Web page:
Gevninge helmet fragment
The Gevninge helmet fragment is the dexter eyepiece of a helmet from the Viking Age or end of the Nordic Iron Age. It was found in 2000 during the excavation of a Viking farmstead near Lejre, Denmark. The fragment is moulded from bronze and gilded, and consists of a stylised eyebrow with eyelashes.
About Gevninge helmet fragment in brief
The Gevninge helmet fragment is the dexter eyepiece of a helmet from the Viking Age or end of the Nordic Iron Age. It was found in 2000 during the excavation of a Viking farmstead near Lejre, Denmark. The fragment is moulded from bronze and gilded, and consists of a stylised eyebrow with eyelashes above an oval opening. It is one of two Scandinavian eyepieces discovered alone, giving rise to the suggestion that it was intentionally deposited in an invocation of the one-eyed god Odin. It would have been part of a decorated “crested helmet”, the type of headgear that was common to England and Scandinavia from the sixth through eleventh centuries AD. The settlement’s location suggests that it functioned as an outpost through which anyone would have to pass when sailing to the capital, and in which trusted and loyal guardians would serve. In the Anglo-Saxon poem Beowulf, helmets are mentioned in ways that indicate their significance, and often are stacked with a pyre, whose words are used to refer to the dying words of those wearing them, such as ‘Grendel’ or ‘Odin’ The Gevinninge helmet fragments are rare, perhaps because they were never deposited in great numbers, and that they signified the importance of those who wore them.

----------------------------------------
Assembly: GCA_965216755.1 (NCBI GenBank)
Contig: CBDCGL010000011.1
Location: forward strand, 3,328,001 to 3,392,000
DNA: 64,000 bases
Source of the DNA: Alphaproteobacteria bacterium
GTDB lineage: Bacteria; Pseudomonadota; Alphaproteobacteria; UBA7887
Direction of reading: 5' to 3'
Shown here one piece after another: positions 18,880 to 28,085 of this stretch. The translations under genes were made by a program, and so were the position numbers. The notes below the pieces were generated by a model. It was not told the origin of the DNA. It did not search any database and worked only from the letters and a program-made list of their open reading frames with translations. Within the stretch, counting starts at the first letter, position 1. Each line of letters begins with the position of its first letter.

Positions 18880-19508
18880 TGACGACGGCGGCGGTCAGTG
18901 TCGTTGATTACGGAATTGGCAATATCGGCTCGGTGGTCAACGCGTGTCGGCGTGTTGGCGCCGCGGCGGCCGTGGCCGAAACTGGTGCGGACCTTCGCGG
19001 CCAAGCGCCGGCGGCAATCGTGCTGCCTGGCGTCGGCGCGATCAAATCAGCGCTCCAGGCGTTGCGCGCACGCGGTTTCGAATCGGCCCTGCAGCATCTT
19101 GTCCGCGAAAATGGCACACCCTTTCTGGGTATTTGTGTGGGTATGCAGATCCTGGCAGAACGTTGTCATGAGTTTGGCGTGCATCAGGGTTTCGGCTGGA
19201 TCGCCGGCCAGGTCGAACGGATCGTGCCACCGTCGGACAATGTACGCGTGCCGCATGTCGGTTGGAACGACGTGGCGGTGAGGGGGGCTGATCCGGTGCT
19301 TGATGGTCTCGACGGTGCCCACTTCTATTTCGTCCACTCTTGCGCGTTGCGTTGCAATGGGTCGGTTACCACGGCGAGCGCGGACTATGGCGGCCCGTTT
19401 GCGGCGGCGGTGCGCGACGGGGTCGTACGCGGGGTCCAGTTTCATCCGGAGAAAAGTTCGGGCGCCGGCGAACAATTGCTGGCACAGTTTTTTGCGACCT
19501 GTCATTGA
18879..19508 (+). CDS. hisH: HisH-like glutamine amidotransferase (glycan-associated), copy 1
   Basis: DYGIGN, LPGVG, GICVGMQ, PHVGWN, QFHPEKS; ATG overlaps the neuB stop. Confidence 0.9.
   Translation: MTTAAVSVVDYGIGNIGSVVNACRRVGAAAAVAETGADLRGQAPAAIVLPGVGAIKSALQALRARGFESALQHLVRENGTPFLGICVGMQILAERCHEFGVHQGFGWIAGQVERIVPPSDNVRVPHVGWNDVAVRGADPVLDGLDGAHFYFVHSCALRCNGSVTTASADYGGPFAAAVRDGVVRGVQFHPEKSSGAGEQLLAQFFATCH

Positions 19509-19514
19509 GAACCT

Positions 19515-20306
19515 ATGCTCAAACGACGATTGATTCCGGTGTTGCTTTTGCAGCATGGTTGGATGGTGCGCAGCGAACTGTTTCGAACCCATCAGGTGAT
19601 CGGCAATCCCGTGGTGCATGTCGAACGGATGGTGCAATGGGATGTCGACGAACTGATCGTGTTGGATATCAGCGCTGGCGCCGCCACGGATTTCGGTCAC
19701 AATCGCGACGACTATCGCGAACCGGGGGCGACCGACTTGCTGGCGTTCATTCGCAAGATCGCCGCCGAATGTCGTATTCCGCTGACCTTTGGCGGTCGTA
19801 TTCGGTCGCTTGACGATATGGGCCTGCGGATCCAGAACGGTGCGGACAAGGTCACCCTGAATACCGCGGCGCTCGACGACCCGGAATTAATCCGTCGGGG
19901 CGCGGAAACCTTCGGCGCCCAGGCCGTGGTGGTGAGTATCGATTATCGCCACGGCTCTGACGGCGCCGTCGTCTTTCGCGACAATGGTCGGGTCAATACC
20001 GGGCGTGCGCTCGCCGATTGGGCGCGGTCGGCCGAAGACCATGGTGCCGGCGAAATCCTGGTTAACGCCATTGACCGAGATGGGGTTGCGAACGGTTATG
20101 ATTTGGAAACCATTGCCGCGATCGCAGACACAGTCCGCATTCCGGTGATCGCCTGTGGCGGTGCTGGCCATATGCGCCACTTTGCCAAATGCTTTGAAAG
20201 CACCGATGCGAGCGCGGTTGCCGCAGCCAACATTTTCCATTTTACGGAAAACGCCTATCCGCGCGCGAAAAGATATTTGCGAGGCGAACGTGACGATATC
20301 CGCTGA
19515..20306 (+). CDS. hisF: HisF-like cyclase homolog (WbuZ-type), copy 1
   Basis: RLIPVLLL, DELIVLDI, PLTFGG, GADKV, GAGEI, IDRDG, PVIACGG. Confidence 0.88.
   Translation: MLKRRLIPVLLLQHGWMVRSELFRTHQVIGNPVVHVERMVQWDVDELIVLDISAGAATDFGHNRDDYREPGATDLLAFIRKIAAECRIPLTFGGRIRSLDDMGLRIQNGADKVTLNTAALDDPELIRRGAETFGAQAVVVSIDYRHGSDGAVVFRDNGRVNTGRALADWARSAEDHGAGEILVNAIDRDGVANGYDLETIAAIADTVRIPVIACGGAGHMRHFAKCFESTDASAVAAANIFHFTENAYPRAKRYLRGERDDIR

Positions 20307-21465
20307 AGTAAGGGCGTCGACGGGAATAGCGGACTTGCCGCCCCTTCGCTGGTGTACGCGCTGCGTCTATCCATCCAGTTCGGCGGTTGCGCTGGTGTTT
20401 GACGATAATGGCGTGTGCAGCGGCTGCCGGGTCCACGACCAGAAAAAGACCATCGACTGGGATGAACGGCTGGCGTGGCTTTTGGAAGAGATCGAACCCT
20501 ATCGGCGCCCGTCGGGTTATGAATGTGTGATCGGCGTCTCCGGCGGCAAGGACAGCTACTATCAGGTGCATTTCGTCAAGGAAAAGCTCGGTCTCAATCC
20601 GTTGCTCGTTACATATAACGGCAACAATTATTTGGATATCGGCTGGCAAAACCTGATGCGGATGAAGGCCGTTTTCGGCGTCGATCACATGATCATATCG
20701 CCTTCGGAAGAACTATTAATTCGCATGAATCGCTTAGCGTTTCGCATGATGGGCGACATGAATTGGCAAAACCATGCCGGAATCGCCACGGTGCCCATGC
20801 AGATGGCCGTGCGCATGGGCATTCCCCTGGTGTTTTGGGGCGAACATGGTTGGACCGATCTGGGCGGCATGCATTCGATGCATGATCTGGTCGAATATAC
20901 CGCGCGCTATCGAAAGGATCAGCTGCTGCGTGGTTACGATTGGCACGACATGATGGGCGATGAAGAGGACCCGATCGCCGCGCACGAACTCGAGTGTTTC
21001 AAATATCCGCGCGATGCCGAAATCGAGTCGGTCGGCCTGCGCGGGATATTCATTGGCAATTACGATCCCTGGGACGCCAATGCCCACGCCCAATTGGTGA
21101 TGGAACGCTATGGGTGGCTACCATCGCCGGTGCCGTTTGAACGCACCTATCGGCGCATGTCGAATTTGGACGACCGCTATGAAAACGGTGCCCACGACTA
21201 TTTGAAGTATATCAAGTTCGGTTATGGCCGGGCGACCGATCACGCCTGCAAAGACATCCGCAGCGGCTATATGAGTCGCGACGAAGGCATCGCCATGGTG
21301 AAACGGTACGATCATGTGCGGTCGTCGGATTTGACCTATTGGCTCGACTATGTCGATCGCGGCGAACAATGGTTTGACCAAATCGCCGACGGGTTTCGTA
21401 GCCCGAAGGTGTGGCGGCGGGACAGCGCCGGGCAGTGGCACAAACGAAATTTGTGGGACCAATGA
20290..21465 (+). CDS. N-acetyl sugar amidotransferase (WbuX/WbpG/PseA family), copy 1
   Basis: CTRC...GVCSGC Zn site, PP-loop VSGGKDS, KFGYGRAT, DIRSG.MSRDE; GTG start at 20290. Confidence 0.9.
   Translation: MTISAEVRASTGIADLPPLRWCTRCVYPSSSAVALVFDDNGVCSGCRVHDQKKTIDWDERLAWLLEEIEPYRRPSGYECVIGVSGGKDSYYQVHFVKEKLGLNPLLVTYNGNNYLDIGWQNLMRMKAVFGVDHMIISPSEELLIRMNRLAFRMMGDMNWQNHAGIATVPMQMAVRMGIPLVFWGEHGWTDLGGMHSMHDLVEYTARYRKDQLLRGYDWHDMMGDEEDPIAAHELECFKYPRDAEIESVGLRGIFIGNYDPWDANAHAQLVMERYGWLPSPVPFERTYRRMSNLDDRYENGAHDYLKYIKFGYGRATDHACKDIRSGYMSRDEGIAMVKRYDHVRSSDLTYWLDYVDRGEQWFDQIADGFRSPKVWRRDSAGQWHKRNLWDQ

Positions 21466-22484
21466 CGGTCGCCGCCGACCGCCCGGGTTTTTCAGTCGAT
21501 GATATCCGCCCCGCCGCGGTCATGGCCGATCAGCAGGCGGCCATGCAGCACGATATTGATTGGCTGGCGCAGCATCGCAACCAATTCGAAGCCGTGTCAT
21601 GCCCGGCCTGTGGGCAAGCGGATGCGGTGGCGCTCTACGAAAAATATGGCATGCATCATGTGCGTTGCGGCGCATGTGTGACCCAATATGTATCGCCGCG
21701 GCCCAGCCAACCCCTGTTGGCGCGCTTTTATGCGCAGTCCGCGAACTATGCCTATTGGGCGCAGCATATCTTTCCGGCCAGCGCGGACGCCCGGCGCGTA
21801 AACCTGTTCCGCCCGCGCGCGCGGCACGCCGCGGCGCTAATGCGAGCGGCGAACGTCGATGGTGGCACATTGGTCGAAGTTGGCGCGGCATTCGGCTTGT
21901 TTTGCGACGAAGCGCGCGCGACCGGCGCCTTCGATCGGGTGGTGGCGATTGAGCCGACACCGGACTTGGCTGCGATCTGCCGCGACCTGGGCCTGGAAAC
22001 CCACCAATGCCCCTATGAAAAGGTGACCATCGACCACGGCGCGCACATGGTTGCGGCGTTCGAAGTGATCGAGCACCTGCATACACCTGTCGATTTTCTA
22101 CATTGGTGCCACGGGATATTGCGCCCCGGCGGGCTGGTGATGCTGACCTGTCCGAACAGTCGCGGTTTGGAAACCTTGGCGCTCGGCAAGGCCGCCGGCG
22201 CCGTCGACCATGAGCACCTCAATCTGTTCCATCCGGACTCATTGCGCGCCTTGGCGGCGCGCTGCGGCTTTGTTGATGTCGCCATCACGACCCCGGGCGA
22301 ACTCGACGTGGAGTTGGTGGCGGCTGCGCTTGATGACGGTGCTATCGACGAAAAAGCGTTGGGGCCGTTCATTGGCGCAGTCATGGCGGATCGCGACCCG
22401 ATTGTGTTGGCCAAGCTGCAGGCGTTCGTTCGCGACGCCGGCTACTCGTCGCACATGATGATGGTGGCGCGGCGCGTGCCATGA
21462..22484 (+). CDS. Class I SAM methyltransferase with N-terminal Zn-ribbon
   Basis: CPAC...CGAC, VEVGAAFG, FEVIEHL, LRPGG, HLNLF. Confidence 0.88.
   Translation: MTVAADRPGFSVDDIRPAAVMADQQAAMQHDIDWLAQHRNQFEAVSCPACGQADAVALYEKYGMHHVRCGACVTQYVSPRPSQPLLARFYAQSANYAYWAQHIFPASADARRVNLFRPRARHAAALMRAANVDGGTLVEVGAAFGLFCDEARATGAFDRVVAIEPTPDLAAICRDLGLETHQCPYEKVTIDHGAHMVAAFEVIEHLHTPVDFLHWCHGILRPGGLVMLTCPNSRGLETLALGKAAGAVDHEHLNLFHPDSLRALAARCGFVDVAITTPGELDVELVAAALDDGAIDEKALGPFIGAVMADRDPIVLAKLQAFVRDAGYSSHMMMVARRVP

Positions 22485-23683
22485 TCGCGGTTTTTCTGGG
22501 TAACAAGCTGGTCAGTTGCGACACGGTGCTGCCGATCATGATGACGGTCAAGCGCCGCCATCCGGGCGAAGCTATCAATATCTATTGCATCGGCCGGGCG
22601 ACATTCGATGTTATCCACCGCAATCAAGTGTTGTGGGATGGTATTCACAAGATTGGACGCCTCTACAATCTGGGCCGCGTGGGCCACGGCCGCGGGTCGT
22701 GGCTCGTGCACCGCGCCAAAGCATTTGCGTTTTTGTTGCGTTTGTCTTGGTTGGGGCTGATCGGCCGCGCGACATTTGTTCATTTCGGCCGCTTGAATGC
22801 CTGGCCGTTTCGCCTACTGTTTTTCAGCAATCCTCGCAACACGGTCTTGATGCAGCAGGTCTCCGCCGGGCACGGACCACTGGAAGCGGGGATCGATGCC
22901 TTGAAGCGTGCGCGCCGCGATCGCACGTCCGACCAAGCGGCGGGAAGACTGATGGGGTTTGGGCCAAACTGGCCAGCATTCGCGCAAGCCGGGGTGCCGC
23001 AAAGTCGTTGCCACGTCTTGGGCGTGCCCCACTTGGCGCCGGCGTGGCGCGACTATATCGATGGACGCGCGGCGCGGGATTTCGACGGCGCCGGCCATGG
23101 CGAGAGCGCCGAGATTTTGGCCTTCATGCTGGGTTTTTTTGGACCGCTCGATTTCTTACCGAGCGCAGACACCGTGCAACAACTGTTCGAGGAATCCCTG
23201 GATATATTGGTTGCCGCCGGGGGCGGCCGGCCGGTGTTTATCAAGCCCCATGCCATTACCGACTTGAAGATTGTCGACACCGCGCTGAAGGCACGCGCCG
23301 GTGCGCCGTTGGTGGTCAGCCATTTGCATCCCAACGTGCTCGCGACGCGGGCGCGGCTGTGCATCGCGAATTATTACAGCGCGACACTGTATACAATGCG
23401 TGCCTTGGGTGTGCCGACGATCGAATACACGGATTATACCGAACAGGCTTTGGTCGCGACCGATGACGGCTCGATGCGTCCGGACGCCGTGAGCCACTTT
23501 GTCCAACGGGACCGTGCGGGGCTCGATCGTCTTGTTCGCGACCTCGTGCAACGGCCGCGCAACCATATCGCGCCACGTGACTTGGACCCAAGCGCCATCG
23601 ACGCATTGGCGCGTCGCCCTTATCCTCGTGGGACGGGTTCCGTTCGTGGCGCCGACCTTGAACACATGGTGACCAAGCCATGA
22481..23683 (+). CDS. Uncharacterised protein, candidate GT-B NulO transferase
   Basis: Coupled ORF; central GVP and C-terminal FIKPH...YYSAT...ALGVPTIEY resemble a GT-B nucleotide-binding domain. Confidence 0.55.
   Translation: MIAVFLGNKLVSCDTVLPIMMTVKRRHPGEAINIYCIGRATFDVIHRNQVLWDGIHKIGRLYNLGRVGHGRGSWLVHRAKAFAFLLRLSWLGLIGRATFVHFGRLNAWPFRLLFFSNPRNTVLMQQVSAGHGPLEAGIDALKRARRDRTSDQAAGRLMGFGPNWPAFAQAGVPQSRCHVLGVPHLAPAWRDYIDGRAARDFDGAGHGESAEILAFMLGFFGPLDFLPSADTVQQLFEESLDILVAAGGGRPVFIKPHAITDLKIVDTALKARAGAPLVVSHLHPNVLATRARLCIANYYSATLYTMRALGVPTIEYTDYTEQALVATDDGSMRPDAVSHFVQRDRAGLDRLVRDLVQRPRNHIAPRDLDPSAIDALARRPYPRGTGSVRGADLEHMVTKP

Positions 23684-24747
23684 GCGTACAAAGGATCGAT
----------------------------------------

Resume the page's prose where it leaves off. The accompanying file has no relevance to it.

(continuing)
Examples from the Nordic Viking Age and Northern Iron Age are partly partly from the plainer Anglo- Saxon and Roman helmets from Burghorwell and Shorwell, and were initially misidentified as pots. The Tjele helmet fragment in Denmark is the only such helmet found in Denmark, while the richly ornamented helmets found at Sutton Hoo, Vendel, and Valsgärde may provide the closest approximation to what the Gevningse helmet would have looked like when whole. The top three holes might have attached it to the helmet cap, the bottom three to some form of face protection such as a face mask or camail, or it might have been lost or discarded.